Salah K, Stienen S, Pinto YM, Eurlings LW, Metra M, Bayes-Genis A, Verdiani V, Tijssen JGP and Kok WE: Prognosis and NT-proBNP in heart failure patients with preserved versus reduced ejection fraction. Heart. 105:1182–1189. 2019.PubMed/NCBI View Article : Google Scholar


Liu B, Zhao C, Li H, Chen X, Ding Y and Xu S: Puerarin protects against heart failure induced by pressure overload through mitigation of ferroptosis. Biochem Biophys Res Commun. 497:233–240. 2018.PubMed/NCBI View Article : Google Scholar


Conrad M and Proneth B: Broken hearts: Iron overload, ferroptosis and cardiomyopathy. Cell Res. 29:263–264. 2019.PubMed/NCBI View Article : Google Scholar


Fang X, Cai Z, Wang H, Han D, Cheng Q, Zhang P, Gao F, Yu Y, Song Z, Wu Q, et al: Loss of cardiac ferritin H facilitates cardiomyopathy via Slc7a11-mediated ferroptosis. Circ Res. 127:486–501. 2020.PubMed/NCBI View Article : Google Scholar


Fang X, Wang H, Han D, Xie E, Yang X, Wei J, Gu S, Gao F, Zhu N, Yin X, et al: Ferroptosis as a target for protection against cardiomyopathy. Proc Natl Acad Sci USA. 116:2672–2680. 2019.PubMed/NCBI View Article : Google Scholar


Miess H, Dankworth B, Gouw AM, Rosenfeldt M, Schmitz W, Jiang M, Saunders B, Howell M, Downward J, Felsher DW, et al: The glutathione redox system is essential to prevent ferroptosis caused by impaired lipid metabolism in clear cell renal cell carcinoma. Oncogene. 37:5435–5450. 2018.PubMed/NCBI View Article : Google Scholar


Wu T, Liang X, Liu X, Li Y, Wang Y, Kong L and Tang M: Induction of ferroptosis in response to graphene quantum dots through mitochondrial oxidative stress in microglia. Part Fibre Toxicol. 17(30)2020.PubMed/NCBI View Article : Google Scholar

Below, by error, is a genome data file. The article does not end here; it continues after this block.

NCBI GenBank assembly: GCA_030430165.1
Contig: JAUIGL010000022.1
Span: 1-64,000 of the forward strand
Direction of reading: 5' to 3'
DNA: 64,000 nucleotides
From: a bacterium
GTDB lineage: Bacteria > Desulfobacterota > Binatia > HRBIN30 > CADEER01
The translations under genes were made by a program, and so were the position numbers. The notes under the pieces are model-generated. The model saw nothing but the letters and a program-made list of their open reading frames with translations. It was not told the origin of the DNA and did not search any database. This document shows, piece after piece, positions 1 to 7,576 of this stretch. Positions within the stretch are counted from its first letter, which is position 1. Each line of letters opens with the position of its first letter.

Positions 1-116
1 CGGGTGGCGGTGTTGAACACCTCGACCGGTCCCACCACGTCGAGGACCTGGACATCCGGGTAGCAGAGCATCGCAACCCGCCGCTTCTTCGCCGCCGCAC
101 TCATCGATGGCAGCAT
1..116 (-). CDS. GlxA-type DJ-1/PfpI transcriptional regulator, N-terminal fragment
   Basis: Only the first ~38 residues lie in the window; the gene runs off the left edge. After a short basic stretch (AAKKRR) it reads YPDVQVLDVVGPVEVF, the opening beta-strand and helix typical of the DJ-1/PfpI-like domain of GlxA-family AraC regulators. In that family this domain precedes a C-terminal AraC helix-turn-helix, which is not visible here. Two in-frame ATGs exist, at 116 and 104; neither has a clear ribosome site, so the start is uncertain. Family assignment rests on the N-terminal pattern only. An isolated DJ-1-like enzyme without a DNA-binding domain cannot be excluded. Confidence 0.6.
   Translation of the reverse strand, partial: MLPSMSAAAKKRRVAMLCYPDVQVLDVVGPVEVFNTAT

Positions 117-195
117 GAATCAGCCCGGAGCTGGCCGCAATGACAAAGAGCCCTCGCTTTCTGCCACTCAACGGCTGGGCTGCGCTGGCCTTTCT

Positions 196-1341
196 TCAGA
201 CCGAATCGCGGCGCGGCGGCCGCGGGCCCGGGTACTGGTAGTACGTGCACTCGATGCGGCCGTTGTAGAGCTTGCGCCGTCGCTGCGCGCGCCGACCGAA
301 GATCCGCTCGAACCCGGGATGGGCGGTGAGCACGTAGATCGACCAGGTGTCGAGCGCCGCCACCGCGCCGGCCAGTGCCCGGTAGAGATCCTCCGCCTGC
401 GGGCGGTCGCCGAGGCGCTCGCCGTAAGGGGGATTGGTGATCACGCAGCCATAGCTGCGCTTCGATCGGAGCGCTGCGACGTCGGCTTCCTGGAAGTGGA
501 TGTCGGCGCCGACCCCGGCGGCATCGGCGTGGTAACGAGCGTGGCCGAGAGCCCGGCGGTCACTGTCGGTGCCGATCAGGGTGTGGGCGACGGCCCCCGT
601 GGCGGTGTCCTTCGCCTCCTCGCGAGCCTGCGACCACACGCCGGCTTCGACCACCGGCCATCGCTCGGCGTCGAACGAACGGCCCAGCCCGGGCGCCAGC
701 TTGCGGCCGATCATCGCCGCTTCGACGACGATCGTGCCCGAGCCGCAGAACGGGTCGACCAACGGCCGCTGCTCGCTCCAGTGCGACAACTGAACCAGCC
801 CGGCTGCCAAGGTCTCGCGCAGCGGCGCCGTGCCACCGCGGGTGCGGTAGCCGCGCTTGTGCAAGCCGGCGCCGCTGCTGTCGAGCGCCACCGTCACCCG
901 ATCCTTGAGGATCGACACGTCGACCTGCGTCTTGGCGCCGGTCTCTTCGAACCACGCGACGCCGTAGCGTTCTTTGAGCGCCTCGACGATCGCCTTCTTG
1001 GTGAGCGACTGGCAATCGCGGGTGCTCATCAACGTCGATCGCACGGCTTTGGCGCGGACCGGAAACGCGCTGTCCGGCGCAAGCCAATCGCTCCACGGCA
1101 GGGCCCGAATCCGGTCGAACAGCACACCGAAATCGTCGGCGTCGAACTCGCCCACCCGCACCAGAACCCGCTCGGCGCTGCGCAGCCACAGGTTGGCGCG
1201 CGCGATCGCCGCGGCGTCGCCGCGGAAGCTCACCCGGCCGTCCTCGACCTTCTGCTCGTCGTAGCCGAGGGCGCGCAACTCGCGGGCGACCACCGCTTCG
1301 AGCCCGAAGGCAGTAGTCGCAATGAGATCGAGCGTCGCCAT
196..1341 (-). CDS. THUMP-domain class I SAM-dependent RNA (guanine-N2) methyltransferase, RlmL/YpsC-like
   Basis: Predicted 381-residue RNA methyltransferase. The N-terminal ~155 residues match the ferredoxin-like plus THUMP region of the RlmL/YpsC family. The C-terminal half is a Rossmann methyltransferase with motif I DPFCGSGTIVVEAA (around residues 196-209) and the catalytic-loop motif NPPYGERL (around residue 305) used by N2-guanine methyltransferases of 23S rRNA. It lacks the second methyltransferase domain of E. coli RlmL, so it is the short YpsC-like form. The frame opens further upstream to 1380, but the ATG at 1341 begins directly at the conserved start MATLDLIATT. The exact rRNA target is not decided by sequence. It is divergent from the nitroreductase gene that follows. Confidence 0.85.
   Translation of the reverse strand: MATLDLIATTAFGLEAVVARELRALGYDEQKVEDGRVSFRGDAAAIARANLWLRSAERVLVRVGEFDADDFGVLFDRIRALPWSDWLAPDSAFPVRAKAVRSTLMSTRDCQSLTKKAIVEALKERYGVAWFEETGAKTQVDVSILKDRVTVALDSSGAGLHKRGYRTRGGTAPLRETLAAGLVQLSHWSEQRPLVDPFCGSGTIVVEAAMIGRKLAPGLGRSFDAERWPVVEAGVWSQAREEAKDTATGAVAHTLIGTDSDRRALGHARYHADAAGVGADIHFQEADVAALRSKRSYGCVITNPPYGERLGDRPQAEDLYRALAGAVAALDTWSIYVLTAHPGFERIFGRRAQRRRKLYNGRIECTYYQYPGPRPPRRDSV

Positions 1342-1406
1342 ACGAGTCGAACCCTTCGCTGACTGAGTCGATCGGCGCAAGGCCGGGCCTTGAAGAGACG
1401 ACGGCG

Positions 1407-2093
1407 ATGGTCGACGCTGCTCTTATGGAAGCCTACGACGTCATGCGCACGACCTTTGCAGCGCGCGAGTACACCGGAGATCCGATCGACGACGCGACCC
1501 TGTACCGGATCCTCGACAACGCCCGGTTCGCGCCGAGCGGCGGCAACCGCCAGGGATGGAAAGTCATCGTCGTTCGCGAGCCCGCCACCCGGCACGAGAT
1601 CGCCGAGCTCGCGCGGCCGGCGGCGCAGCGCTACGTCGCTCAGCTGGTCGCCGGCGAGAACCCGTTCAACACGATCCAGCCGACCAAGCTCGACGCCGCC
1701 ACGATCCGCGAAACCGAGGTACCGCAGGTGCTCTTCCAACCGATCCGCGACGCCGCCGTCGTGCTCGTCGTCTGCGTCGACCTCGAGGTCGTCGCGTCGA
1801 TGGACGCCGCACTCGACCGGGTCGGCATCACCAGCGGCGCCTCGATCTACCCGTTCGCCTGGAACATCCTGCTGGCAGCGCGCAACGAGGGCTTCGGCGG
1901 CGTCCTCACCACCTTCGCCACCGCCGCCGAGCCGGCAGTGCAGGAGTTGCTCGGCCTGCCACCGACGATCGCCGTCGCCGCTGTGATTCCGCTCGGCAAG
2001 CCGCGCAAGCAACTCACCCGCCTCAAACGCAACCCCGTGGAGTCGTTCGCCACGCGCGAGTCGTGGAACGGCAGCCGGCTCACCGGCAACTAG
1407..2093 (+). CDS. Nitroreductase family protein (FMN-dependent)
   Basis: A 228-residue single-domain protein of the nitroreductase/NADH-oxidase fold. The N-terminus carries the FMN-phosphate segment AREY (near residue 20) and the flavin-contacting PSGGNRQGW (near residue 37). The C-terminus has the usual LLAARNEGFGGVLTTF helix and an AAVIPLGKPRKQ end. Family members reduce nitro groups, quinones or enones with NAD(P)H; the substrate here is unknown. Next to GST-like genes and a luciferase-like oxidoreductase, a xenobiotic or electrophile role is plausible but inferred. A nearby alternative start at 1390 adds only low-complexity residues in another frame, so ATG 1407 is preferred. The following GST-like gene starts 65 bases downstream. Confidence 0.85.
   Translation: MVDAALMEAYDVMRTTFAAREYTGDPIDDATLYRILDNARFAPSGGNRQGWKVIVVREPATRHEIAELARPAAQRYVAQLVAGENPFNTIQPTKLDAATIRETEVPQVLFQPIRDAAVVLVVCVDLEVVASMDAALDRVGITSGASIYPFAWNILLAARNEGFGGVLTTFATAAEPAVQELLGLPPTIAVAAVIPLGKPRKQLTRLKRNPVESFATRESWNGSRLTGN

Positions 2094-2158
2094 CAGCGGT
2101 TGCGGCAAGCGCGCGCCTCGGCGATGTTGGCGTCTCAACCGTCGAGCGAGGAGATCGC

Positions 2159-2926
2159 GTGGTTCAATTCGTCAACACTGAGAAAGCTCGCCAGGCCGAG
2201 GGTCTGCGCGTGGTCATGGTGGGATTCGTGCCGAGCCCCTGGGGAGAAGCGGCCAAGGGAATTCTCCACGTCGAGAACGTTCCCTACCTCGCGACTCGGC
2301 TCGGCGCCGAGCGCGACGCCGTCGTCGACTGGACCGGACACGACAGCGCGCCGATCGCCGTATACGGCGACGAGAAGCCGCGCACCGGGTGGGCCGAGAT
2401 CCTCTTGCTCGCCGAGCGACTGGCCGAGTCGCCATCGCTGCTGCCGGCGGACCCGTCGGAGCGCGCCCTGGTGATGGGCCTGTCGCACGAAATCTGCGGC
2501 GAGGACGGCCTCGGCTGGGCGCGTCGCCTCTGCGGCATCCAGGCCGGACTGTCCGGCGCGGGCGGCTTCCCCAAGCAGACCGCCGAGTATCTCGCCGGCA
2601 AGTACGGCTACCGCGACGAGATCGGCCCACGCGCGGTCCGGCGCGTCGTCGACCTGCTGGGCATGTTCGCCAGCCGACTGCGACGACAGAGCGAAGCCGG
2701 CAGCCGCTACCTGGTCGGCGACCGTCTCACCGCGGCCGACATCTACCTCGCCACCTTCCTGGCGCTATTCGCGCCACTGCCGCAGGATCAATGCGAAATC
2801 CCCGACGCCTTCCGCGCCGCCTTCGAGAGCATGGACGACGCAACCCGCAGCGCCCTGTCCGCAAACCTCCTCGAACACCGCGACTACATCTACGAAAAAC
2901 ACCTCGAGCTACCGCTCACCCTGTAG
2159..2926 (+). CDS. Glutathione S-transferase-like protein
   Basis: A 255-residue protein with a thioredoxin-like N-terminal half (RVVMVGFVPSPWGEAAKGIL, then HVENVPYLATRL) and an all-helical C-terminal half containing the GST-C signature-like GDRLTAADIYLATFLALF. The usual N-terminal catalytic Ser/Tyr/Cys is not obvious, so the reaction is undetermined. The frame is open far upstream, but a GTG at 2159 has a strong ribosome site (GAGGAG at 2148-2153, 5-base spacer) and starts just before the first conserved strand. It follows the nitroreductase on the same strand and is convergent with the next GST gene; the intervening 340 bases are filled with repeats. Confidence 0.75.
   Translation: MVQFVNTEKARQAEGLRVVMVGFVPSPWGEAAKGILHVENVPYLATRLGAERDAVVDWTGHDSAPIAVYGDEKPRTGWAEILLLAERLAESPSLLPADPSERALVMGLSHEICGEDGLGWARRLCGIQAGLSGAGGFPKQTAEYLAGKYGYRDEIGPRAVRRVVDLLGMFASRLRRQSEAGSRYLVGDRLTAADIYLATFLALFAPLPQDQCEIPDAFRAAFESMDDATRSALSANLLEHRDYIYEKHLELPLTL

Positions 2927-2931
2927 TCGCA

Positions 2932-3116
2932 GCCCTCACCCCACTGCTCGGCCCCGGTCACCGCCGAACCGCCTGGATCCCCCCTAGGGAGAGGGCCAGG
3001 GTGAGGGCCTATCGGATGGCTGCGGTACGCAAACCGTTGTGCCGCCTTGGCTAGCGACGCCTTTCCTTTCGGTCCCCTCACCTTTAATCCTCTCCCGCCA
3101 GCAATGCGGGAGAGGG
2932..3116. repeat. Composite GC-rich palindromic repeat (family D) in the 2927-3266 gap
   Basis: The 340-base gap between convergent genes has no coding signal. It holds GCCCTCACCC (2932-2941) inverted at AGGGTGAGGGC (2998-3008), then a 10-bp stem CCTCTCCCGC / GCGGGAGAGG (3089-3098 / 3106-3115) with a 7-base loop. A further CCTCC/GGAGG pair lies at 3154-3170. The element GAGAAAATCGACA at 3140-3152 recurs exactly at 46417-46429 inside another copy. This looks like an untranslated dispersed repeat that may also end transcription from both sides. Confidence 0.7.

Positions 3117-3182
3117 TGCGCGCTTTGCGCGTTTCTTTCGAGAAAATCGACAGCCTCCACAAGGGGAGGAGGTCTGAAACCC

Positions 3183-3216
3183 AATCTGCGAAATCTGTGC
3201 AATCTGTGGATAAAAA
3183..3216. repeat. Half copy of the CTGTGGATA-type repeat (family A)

Paterek A, Mackiewicz U and Mączewski M: Iron and the heart: A paradigm shift from systemic to cardiomyocyte abnormalities. J Cell Physiol. 234:21613–21629. 2019.PubMed/NCBI View Article : Google Scholar


Cheng CF and Lian WS: Prooxidant mechanisms in iron overload cardiomyopathy. Biomed Res Int. 2013(740573)2013.PubMed/NCBI View Article : Google Scholar


Chen L, Yin Z, Qin X, Zhu X, Chen X, Ding G, Sun D, Wu NN, Fei J, Bi Y, et al: CD74 ablation rescues type 2 diabetes mellitus-induced cardiac remodeling and contractile dysfunction through pyroptosis-evoked regulation of ferroptosis. Pharmacol Res. 176:2022.PubMed/NCBI View Article : Google Scholar


Yang WS, SriRamaratnam R, Welsch ME, Shimada K, Skouta R, Viswanathan VS, Cheah JH, Clemons PA, Shamji AF, Clish CB, et al: Regulation of ferroptotic cancer cell death by GPX4. Cell. 156:317–331. 2014.PubMed/NCBI View Article : Google Scholar


Wu J, Minikes AM, Gao M, Bian H, Li Y, Stockwell BR, Chen ZN and Jiang X: Intercellular interaction dictates cancer cell ferroptosis via NF2-YAP signalling. Nature. 572:402–406. 2019.PubMed/NCBI View Article : Google Scholar


Ren J, Privratsky JR, Yang X, Dong F and Carlson EC: Metallothionein alleviates glutathione depletion-induced oxidative cardiomyopathy in murine hearts. Crit Care Med. 36:2106–2116. 2008.PubMed/NCBI View Article : Google Scholar

Related Articles

Journal Cover

Volume 27 Issue 1

Print ISSN: 1792-0981
Online ISSN:1792-1015

Sign up for eToc alerts

Recommend to Library

Copy and paste a formatted citation
Spandidos Publications style
Ma Y, Yang X, Jiang N, Lu C, Zhang J and Zhuang S: Echinacoside ameliorates doxorubicin‑induced cardiac injury by regulating GPX4 inhibition‑induced ferroptosis. Exp Ther Med 27: 29, 2024
Ma, Y., Yang, X., Jiang, N., Lu, C., Zhang, J., & Zhuang, S. (2024). Echinacoside ameliorates doxorubicin‑induced cardiac injury by regulating GPX4 inhibition‑induced ferroptosis. Experimental and Therapeutic Medicine, 27, 29.
Ma, Y., Yang, X., Jiang, N., Lu, C., Zhang, J., Zhuang, S."Echinacoside ameliorates doxorubicin‑induced cardiac injury by regulating GPX4 inhibition‑induced ferroptosis". Experimental and Therapeutic Medicine 27.1 (2024): 29.
Ma, Y., Yang, X., Jiang, N., Lu, C., Zhang, J., Zhuang, S."Echinacoside ameliorates doxorubicin‑induced cardiac injury by regulating GPX4 inhibition‑induced ferroptosis". Experimental and Therapeutic Medicine 27, no. 1 (2024): 29.